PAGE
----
In addition, don’t overlook your company specific certification or training programs.  For example, at one organization all employees and contractors are required to attend a half day class before conducting any type of work in the datacenter.  The purpose of the class is to educate the individual(s) on why the datacenter is mission critical to delivering services and providing an appreciation for all the processes in place to ensure a high availability and error-free environment.  It was amazing how the one half day of training gave non-IT professionals an appreciation for the IT organization as a whole.  However, as a partner in a firm called Datacenter Trust, I must clarify that I don’t condone people frequently walking through your datacenter for training and tours.  At the same time, it’s always a kick seeing those datacenter engineers who don’t get out much impressing people with what they manage.  You know who you are…

These may appear to be obvious suggestions on developing your IT financial management talent, but more times than not I’ve seen the finance support organization recognized as a separate unique function.  The key word to remember regarding developing an effective partnership with your financial resource support is ‘inclusion’.   When developing your meeting agenda’s, identify a regular time to review the financial results compared to budget and forecast and any business cases or ad-hoc projects.  As appropriate, your financial support should attend as much of these meetings as possible to gain an understanding of the operational aspects of the organization.  Finally, elevate your IT financial support even further from the effective resource – or “SLJO” stage to a true technology and financial knowledge partner by having them actively participate in your IT-specific training programs.

Brian-SuperczynskiThis article is contributed by Brian Superczynski, CFO and Senior Partner at Datacenter Trust. Brian has extensive experience leading and advising information technology companies on financial and business operations strategies. His combined financial management and operations background allows him to follow the development of strategic initiatives from system design to detailed implementations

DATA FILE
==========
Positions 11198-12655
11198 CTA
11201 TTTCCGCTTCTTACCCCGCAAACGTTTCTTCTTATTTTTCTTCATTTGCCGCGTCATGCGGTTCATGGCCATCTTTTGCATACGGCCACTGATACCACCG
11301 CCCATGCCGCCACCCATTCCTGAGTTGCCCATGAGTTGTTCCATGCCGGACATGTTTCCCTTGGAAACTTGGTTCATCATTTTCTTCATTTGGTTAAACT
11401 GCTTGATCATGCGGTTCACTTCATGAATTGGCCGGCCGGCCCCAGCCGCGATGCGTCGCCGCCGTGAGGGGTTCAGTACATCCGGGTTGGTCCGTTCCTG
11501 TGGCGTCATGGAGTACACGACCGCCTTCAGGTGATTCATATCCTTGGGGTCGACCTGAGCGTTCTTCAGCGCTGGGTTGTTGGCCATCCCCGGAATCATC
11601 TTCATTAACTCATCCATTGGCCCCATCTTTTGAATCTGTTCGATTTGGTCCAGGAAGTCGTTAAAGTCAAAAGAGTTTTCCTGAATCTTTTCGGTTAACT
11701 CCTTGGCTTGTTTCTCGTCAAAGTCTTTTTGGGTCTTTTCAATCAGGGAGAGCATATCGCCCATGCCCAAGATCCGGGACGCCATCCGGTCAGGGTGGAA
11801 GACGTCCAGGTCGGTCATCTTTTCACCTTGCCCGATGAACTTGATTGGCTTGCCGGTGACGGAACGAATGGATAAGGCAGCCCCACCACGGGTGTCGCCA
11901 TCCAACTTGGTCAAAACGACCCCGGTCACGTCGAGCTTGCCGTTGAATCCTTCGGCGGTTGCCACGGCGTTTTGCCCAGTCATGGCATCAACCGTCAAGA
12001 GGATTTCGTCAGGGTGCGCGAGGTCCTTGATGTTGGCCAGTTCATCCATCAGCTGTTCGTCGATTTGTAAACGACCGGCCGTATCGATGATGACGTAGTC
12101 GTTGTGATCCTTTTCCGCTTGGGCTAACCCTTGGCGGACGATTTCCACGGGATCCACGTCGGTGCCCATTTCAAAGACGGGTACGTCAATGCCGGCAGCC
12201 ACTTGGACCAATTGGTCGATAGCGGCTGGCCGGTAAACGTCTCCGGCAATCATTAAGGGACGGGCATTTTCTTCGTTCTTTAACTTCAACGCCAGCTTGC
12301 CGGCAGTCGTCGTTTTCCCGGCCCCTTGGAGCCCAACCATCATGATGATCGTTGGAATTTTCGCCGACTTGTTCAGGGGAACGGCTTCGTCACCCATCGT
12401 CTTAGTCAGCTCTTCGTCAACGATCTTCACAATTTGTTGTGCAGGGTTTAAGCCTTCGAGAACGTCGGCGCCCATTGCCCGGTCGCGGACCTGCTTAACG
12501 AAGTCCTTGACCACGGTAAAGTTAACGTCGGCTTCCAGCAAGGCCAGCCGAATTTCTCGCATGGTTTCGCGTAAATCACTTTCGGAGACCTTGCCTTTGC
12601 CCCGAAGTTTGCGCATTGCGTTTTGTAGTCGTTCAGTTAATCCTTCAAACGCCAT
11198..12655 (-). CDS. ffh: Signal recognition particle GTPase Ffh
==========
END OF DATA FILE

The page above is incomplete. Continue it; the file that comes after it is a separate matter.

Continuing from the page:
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Week In Review – Aug 29 – Sep 4, 2010

by Magesh Tarala on September 5, 2010

The Tale of two budgets

by Brian Superczynski, Aug 30, 2010

Creating and presenting the annual IT budget is a real challenge that can sometimes be compared to a dark Charles Dickens novel. How the budget is presented is the key to bypassing the “worst of times” but IT and finance organizations are not known for their marketing or communication skills; it’s just not in the DNA of either group. The solution is providing clarity and transparency, translating the ongoing costs of previously approved investments and providing options. more…

Character and Personality #9: Negotiator

by Gary Monti, Aug 31, 2010

It is a challenge to create a common bond between different people wanting different things. Some want to work on a bleeding-edge project, others want money, still others want as much personal time as possible, etc. Humility, courage and competency are “must-haves” for leaders to successfully negotiate between the desires of key stakeholders. more…

Social Media and Tribes #10: Facebook and low self-esteem?

by Deepika Bajaj, Sep 1, 2010

Any new technology has its detractors and naysayers. When it comes to social media, there is more than a fair share of them. But don’t let them determine your practices. Using Facebook effectively benefits you and your community and it is not a sign of low self-esteem. more…